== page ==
JAKARTA (Reuters) - Indonesia’s parliament has asked the government to recalculate damage to the environment from the giant Grasberg copper mine operated by the local unit of Freeport McMoRan Inc, the environment ministry said.
A 2017 report by Indonesia’s Supreme Audit Agency (BPK) calculated that Freeport’s decades-long operations at the mine in Indonesia’s remote easternmost province of Papua had caused environmental damage worth $13.25 billion.
That damage, it said, was largely a result of tailings from the mine that had extended beyond previously agreed limits and which had polluted coastal areas.
The audit also said Freeport Indonesia (PTFI) had missed royalty payments, cleared thousands of hectares of protected forest and began mining underground without environmental clearance.
The environmental issues have presented problems for Freeport and Indonesia, whose state-owned mining holding company, PT Inalum, hopes to finalize a $3.85 billion deal to acquire a majority stake in Grasberg this year.
In a meeting with Environment Minister Siti Nurbaya on Tuesday, parliament urged the minister to “ensure that PT FI fulfils governmental administrative penalties” in accordance with the law, the ministry said in a statement late on Tuesday.
“Commission VII asks the Environment Minister to calculate the value of environmental losses resulting from damage and pollution from PTFI operations, as per the findings of the BPK,” Commission VII chairman Gus Irawan Pasaribu said, according to the statement.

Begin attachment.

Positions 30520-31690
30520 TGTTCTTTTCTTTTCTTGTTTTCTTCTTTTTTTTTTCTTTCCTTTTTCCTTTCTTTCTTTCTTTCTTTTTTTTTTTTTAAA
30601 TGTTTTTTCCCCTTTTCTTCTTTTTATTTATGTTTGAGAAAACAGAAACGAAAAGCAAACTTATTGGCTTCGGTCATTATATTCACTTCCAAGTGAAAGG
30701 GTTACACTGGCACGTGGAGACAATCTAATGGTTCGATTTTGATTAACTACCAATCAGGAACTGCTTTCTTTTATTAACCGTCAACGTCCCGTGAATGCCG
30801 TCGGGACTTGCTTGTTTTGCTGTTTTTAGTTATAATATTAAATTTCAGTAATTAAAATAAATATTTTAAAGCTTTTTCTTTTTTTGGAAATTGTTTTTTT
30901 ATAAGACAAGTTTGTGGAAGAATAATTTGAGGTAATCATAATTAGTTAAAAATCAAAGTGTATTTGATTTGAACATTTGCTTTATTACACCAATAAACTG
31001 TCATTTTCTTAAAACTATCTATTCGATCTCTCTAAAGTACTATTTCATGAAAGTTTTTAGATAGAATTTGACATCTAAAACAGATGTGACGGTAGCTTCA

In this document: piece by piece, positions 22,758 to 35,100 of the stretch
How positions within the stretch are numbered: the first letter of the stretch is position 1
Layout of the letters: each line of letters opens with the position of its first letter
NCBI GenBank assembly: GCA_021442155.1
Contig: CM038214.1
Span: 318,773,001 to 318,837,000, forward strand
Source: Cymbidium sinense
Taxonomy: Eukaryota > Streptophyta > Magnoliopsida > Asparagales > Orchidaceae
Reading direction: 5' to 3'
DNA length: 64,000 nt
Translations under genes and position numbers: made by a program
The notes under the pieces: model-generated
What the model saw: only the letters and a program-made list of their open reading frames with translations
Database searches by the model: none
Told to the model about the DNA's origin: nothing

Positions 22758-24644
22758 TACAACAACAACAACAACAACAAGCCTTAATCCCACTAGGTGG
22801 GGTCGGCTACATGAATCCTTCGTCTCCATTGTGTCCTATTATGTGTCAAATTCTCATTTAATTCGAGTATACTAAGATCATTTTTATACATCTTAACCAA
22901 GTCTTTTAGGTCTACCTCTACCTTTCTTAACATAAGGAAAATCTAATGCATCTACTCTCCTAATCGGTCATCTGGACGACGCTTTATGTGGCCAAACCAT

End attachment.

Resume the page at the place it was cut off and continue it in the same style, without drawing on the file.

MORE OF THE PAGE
Jakarta-based spokesmen for Freeport and Inalum declined to comment.
Parliament also urged the ministry to “conduct environmental risk analysis and environmental audits on a regular basis”, and plans to hold meetings with the ministries of mining and the environment on the matter.
A spokesman for the environment ministry declined to comment further on the parliament request or provide and estimate on how long this process could take.
Indonesia’s mining minister said earlier this month that his office would need approvals from the environment ministry before it could issue a new mining permit for PTFI up to 2031.
Inalum CEO Budi Gunadi Sadikin told parliament on Monday that “regarding the environment, we told Freeport ‘the past problems are your sins.’”
However, Sadikin added, “in future we will take responsibility together.”
Sadikin added the environmental damage from Grasberg was a shared responsibility as the government already held a 9.36 percent stake in the mine.
Sadikin said a forestry permit for the mine still needed to be issued, and “the 185 trillion rupiah ($12.8 billion) from tailings damage still needs to be cleared up” although he was confident that all the environmental problems could be resolved.
There are 13 of 48 sanctions related to the environmental audit that have not been met yet, according to the environment ministry.
Freeport has said it meets Indonesia’s environmental rules.
In April, Freeport shares fell to a four-month low after the environment ministry announced tough new rules intended to comply with the BPK audit, just before the company announced its first quarter earnings.
Since then Freeport had made “progress with the (environment) ministry in addressing these issues and (was) working towards a resolution that we do not expect and the ministry does not expect to adversely affect our operations,” Freeport CEO Richard Adkerson said on July 12.
Reporting by Bernadette Christina Munthe; Additional reporting by Wilda Asmarini; Writing by Fergus Jensen; editing by David Evans and Jane Merriman